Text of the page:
US 524114 A
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Description (OCR text may contain errors)
J. H. PARKER.
STRINGBD MUSICAL INSTRUMENT.
No. 524,114. Patented Aug. 7, 1894.
UNITED STATES PATENT OFFICE.
JOHN H. PARKER, OF MONTREAL, CANADA.
STRINGED MUSICAL INSTRUMENT.
SPECIFICATION forming part of Letters Patent No. 524,114, dated August '7, 1894. Application filed October 2,1893. SerialNo.487,020. (No model.)
To all whom it may concern.-
Be it known that I, JOHN HENRY PARKER, of the city of Montreal, in the district of Montreal and Province of Quebec, Canada, have invented certain new and useful Improvements in Stringed Musical Instruments; and I do hereby declare that the following is a full, clear, and exact description of the same.
This invention relates to stringed musical instruments of the guitar and mandolin type, the object being to improve such instruments by rendering possible the use of a more eX- tended scale, and improving the tone, the in vention also comprehending an improved construction of tail piece whereby the rough portions of the strings are effectively covered up.
To the above ends the invention may be said to consist first in so shaping the body of the instrument adjacent to the neck piece that the hand of the player can be conveniently passed under the parts in the usual way and still reach the lowest extremity of such neck piece (which, with the present forms of bodies cannot be done) and this being the case I am able to extend the scale by adding any desired number of frets along the lower portion of the neck piece; and secondly in a tail piece bent at right angles and having two rows of openings in it, one row being situated on one side of the bend and formed by striking up tongue pieces from the metal, to allow the loops at the ends of the strings to be slipped over the tongue pieces, while the strings pass underneath the tail piece and out through the other row of openings, situated on the other side of the bend, thus covering up the rough portions of such strings near the loops.
For full comprehension however of the invention, referencemust be had to the annexed drawings forming a part of this specification in which like symbols indicate corresponding parts, and Wherein- Figure 1 is a plan View of a guitar body with portion only of neck piece showing; Fig. 2 the same view of like portions of a mandolin; Fig. 3 a like View of a complete instrument which I term a bandola; Fig. 4 a side elevation of same and Fig. 5 a detail side elevation of the portion of this latter to which the tail piece is attached.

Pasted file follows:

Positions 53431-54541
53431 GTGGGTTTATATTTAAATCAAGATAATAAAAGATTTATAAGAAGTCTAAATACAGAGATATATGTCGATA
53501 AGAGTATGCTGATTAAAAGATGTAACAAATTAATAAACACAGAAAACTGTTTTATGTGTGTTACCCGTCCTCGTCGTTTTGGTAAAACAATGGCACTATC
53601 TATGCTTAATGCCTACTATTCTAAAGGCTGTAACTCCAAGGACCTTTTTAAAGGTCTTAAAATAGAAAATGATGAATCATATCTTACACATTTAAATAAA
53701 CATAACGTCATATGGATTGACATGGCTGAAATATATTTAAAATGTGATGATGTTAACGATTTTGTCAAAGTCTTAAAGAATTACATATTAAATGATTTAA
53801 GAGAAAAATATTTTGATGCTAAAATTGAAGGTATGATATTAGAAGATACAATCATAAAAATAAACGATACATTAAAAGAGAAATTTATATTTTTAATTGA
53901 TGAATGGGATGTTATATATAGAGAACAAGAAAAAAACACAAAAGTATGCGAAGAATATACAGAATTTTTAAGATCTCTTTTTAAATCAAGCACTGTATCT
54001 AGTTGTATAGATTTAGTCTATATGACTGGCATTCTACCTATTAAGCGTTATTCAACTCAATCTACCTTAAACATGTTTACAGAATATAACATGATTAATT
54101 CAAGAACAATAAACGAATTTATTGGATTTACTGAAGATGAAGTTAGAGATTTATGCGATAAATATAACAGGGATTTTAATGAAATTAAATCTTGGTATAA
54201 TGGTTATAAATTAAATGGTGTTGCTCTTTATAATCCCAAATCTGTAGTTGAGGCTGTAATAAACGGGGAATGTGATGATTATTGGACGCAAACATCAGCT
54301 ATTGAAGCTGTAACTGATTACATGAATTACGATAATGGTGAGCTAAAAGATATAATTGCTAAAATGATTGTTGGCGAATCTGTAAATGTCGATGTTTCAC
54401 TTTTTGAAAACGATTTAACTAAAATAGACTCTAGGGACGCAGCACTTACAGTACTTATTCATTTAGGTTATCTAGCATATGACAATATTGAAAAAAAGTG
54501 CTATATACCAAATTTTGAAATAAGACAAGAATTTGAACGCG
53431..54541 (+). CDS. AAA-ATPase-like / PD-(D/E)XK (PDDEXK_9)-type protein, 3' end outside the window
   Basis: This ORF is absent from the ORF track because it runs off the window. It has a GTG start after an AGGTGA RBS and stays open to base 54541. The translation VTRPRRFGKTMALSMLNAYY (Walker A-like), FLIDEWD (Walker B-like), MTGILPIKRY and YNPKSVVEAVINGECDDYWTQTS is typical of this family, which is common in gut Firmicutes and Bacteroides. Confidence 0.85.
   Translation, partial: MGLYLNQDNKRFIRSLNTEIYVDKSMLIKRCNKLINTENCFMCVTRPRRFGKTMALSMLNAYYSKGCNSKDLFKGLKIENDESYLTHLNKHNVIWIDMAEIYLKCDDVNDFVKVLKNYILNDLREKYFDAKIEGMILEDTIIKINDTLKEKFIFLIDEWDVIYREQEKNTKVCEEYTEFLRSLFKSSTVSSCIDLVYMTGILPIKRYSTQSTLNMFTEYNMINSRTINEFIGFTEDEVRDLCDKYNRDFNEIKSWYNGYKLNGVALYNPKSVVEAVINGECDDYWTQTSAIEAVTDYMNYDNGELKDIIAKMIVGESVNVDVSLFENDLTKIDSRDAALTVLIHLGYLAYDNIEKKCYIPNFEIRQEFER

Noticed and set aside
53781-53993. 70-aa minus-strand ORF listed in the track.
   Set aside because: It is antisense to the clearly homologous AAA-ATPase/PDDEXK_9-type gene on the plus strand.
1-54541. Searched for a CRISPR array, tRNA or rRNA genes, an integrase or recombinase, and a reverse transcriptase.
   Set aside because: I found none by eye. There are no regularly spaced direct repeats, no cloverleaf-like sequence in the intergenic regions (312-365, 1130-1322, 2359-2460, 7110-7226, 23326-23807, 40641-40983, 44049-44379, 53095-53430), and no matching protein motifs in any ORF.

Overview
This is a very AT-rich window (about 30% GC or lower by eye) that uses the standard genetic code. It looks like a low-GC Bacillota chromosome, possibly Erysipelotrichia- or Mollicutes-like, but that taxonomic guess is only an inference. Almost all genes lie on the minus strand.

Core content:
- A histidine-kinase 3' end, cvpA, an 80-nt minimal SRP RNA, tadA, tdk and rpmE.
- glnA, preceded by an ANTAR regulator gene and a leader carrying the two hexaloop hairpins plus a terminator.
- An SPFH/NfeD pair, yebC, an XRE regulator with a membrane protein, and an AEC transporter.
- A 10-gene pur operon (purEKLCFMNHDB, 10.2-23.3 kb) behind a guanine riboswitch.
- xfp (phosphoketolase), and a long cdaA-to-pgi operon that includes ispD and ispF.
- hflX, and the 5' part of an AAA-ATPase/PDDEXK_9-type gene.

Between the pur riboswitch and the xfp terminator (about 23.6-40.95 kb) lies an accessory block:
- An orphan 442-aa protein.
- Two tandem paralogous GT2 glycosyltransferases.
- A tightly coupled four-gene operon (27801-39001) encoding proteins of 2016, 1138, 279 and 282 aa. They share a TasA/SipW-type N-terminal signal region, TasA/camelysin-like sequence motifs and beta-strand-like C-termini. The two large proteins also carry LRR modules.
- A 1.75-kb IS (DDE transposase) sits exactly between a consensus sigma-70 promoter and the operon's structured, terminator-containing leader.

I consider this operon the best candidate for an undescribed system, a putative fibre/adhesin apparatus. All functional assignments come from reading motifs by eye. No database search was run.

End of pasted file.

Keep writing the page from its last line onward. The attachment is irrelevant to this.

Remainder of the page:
In carrying out the first part of my invention, I diminish the cut away portions a a of the body of the instruments at either side of the neck I) thus allowing the hand of the player to reach the additional frets c c which I have introduced in the bandola (see Fig.-
3) in order to vest the instrument with a full scale.
Heretofore in guitar and mandolin playing it has been impossible to reach the lowermost frets with the hand passed around the instrument in the way required and consequently the extent of the scale has been restricted in this way, but it will be apparent at once that my invention overcomes such difficulty and greatly improves the capacity of the instrument. If desired, metal frets d, efcan be inserted at the nut and in the bridge of the instrument for the strings to bear upon.
The tail piece is formed of a single thin plate of metal bent at right angles to furnish a top section f and end section f the former having a row of openings g in it close to the bend and the end section having another row of openings h in itformed by the striking up of tongue portions 7'. The tail piece is secured in place by screws 7s passing through apertures in the end section f and the strings Z are placed in position with the looped ends fitting over the tongue portionsj and the main length passing through the openings 72., upward beneath the plate and out through the openings g, the rough twisted portions of the strings being beneath the plate.
What I claim is as follows:
1. A stringed musical instrument having a body and a neck piece bearing the scale and extending some distance over the surface of the body, such body being narrowed or cut away on either side adjacent to said neck piece for the purpose set forth.
2. A tail piece for stringed musical instruments bent substantially at right angles to afford sections respectively located over the top, and ring or band, of the instrument, and having a lower row of openings and a row of projecting tongue portions adjacent thereto in the section fitting over the rim, and a higher row of openings in the section fitting over the top, for the purpose set forth.
JOHN H. PARKER.
In presence of- FRED. J. SEARS, B. A. O. KIMLER.